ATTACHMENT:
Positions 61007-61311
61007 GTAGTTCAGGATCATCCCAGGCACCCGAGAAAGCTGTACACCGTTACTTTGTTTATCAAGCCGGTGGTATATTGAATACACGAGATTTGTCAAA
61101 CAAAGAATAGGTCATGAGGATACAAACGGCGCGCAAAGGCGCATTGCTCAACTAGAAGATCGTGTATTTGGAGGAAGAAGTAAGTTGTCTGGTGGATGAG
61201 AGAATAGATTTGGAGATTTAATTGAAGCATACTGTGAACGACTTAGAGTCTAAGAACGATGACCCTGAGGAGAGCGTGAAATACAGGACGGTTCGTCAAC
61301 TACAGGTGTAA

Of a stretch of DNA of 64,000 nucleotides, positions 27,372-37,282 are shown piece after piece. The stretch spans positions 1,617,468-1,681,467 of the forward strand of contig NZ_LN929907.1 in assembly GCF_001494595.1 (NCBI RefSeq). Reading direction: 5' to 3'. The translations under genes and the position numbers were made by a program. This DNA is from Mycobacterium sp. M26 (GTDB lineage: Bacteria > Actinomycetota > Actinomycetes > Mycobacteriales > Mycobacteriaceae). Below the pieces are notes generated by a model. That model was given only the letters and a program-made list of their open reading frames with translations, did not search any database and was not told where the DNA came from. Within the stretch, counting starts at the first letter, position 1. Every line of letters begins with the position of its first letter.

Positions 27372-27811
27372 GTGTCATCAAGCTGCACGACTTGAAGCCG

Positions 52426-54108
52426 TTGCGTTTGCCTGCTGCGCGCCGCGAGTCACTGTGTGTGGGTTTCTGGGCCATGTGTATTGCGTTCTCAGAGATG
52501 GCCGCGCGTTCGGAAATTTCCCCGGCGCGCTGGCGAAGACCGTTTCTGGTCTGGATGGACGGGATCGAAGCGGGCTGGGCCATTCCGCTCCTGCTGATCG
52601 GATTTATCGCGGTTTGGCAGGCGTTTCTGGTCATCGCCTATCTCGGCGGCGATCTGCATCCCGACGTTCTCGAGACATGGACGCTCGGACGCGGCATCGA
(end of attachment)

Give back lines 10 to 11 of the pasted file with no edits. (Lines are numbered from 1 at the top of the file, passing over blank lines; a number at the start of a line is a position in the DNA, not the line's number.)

52426 TTGCGTTTGCCTGCTGCGCGCCGCGAGTCACTGTGTGTGGGTTTCTGGGCCATGTGTATTGCGTTCTCAGAGATG
52501 GCCGCGCGTTCGGAAATTTCCCCGGCGCGCTGGCGAAGACCGTTTCTGGTCTGGATGGACGGGATCGAAGCGGGCTGGGCCATTCCGCTCCTGCTGATCG